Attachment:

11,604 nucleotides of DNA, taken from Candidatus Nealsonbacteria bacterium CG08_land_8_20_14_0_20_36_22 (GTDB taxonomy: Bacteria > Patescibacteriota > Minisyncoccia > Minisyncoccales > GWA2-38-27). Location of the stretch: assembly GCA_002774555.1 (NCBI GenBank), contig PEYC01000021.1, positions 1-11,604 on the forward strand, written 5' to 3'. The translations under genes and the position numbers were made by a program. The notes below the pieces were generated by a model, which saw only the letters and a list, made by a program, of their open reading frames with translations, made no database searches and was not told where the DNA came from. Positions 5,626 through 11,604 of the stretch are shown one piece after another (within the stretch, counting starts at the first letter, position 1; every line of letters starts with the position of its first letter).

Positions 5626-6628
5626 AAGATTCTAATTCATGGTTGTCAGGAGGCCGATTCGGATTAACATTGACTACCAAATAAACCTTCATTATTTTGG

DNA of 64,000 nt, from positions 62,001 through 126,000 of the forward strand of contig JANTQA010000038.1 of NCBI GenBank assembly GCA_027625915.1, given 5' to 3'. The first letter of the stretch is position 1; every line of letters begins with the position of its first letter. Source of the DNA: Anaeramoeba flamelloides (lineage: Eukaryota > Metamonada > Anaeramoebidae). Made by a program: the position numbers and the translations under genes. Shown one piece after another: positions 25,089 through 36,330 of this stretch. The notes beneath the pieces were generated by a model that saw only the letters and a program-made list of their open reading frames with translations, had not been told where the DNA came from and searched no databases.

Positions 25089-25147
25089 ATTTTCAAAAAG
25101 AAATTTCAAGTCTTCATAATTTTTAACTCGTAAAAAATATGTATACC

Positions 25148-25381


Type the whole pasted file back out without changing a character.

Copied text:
11,604 nucleotides of DNA, taken from Candidatus Nealsonbacteria bacterium CG08_land_8_20_14_0_20_36_22 (GTDB taxonomy: Bacteria > Patescibacteriota > Minisyncoccia > Minisyncoccales > GWA2-38-27). Location of the stretch: assembly GCA_002774555.1 (NCBI GenBank), contig PEYC01000021.1, positions 1-11,604 on the forward strand, written 5' to 3'. The translations under genes and the position numbers were made by a program. The notes below the pieces were generated by a model, which saw only the letters and a list, made by a program, of their open reading frames with translations, made no database searches and was not told where the DNA came from. Positions 5,626 through 11,604 of the stretch are shown one piece after another (within the stretch, counting starts at the first letter, position 1; every line of letters starts with the position of its first letter).

Positions 5626-6628
5626 AAGATTCTAATTCATGGTTGTCAGGAGGCCGATTCGGATTAACATTGACTACCAAATAAACCTTCATTATTTTGG

DNA of 64,000 nt, from positions 62,001 through 126,000 of the forward strand of contig JANTQA010000038.1 of NCBI GenBank assembly GCA_027625915.1, given 5' to 3'. The first letter of the stretch is position 1; every line of letters begins with the position of its first letter. Source of the DNA: Anaeramoeba flamelloides (lineage: Eukaryota > Metamonada > Anaeramoebidae). Made by a program: the position numbers and the translations under genes. Shown one piece after another: positions 25,089 through 36,330 of this stretch. The notes beneath the pieces were generated by a model that saw only the letters and a program-made list of their open reading frames with translations, had not been told where the DNA came from and searched no databases.

Positions 25089-25147
25089 ATTTTCAAAAAG
25101 AAATTTCAAGTCTTCATAATTTTTAACTCGTAAAAAATATGTATACC

Positions 25148-25381